Friday, August 14, 2009

Climate Wars? China and India Square Off in Himalayas

Asia's two emerging economic giants, China and India, have a lot in common. One thing is a common dependence on Himalayan glaciers for meltwaters to feed their key rivers. These glaciers are fast retreating thanks to global warming and a couple of other contributing factors but there's not a lot China or India can do to prevent that. They're going to have a hard enough time just trying to adapt to it.

Still it came as a surprise to read in today's Sydney Morning Herald of a border standoff underway between India and China along China's border with the Indian province of Arunachal Pradesh.

China lays claim to much of Arunachal Pradesh, a mountainous Indian province on the country's north-eastern extremity, and strategic experts in New Delhi warn that tensions in the remote border region are on the rise.

''Largely unknown to the rest of the world, India-China border tensions have escalated in recent months,'' says Brahma Chellaney, professor of strategic studies at Delhi's Centre for Policy Research. ''Things are getting really intense and from the Indian perspective outrageous.''

More aggressive border patrolling by Chinese forces including incursions into Indian territory has forced the Indian army to bolster its presence along the 3500-kilometre border, analysts claim.

The newspaper account suggests that China is beginning to play hardball.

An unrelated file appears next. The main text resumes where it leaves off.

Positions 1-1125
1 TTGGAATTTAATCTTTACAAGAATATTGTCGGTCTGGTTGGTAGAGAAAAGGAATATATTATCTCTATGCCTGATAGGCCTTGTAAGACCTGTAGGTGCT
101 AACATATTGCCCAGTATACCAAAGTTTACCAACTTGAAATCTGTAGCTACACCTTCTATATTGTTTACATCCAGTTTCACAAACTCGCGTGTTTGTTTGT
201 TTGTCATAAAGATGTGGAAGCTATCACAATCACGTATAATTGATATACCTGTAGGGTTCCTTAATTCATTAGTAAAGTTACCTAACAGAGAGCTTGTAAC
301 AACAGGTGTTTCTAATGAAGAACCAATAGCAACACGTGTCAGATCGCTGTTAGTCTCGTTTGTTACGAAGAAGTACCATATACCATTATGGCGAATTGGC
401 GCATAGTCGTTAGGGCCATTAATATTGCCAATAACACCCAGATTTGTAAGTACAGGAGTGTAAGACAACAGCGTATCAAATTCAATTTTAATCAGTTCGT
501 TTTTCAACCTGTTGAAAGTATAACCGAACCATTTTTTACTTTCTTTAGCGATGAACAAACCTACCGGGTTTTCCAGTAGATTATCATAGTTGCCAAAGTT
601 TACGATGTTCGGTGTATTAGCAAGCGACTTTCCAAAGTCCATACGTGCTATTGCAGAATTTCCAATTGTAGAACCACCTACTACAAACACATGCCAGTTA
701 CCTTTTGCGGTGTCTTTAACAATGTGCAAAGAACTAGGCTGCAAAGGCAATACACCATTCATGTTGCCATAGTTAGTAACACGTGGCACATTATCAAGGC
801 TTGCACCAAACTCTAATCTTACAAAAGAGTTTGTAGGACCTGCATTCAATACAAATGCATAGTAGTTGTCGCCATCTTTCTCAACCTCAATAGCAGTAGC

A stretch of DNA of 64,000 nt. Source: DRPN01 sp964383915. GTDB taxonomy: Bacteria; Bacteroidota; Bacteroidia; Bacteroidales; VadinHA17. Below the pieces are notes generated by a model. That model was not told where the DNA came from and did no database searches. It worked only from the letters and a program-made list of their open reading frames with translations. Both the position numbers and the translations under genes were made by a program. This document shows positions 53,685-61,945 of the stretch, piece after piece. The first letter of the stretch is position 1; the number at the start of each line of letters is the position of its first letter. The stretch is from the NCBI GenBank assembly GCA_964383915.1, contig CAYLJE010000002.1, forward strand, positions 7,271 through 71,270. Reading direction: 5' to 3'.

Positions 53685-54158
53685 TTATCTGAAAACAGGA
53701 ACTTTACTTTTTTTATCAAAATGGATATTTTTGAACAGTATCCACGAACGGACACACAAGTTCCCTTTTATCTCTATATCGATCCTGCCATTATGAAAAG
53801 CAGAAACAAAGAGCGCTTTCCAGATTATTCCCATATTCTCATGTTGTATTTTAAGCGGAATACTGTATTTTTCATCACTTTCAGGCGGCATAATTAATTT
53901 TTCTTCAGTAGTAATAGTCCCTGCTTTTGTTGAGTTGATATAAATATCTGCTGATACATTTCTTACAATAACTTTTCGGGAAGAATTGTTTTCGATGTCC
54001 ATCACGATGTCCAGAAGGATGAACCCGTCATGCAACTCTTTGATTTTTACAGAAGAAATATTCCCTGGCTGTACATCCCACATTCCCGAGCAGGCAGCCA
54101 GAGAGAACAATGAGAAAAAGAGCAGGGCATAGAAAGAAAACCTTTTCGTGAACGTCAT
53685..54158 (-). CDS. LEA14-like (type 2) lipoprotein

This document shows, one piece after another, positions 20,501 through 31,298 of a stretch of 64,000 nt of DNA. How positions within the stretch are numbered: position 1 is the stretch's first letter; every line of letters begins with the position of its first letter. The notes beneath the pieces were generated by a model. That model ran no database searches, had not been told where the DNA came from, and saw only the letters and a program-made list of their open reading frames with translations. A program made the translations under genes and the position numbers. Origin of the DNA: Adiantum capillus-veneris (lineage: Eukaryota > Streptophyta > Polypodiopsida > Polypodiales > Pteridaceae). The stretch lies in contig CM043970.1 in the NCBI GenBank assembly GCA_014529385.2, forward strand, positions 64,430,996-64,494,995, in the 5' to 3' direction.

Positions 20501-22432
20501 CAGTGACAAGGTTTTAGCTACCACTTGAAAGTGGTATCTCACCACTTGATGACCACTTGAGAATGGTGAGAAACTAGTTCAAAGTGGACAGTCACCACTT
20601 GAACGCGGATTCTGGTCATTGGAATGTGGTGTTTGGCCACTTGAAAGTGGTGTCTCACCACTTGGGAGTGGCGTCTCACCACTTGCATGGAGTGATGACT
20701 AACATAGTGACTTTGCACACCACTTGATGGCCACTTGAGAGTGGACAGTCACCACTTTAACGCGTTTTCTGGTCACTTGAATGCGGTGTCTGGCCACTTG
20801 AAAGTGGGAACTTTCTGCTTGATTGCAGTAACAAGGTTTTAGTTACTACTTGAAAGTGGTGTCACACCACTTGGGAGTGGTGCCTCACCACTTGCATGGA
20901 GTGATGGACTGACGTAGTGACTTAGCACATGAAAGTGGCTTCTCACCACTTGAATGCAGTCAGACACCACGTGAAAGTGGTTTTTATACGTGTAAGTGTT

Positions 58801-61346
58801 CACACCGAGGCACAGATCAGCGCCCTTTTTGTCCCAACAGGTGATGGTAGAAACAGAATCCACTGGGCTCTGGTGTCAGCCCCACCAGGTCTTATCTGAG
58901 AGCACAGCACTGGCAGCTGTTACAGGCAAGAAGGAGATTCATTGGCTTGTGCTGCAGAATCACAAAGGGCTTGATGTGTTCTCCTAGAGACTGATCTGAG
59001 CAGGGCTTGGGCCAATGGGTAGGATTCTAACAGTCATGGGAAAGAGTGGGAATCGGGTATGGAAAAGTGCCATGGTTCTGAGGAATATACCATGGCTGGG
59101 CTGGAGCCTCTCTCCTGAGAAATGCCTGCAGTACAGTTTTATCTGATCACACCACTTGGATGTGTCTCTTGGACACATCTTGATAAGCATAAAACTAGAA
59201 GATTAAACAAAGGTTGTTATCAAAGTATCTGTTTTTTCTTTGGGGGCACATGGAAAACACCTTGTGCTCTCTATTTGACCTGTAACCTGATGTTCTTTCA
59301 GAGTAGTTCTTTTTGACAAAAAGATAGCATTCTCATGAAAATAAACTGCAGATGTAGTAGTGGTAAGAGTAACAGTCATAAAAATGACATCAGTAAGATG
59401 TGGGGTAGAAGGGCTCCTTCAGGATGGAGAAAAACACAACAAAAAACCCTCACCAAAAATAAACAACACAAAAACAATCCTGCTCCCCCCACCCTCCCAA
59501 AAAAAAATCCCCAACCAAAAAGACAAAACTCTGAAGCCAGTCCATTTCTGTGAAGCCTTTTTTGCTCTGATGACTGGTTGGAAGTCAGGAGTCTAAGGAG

...A day after this week's talks, India's foreign policy establishment was rattled by Indian media reports that a think tank linked to the Chinese military had called for India to be split into 30 independent states. The paper said that if China ''takes a little action, the so-called great Indian federation can be broken up''.

This would be in China's interests and lead to more prosperity in the region, it said, according to reports. Countries friendly to China like Pakistan, Bangladesh and Nepal could help ''different nationalities'' such as Tamil and Kashmiri people so that they can establish independent nation states of their own.

...In June the Governor of Arunachal Pradesh and former army Indian chief, retired general J.J. Singh, said up to 30,000 new troops would be deployed in the region. In June a state-run newspaper in China accused India of ''unwise military moves'' along the Arunachal Pradesh border.

Professor Chellaney says the border tensions are ominous. ''Any doubts that the Indian foreign policy establishment might have had about the threat posed by China have evaporated in recent months.''

How would we like it if Russia began egging on the Greenland Inuit to spark a seccesionist movement among Canada's Inuit? Not so much I'm guessing.

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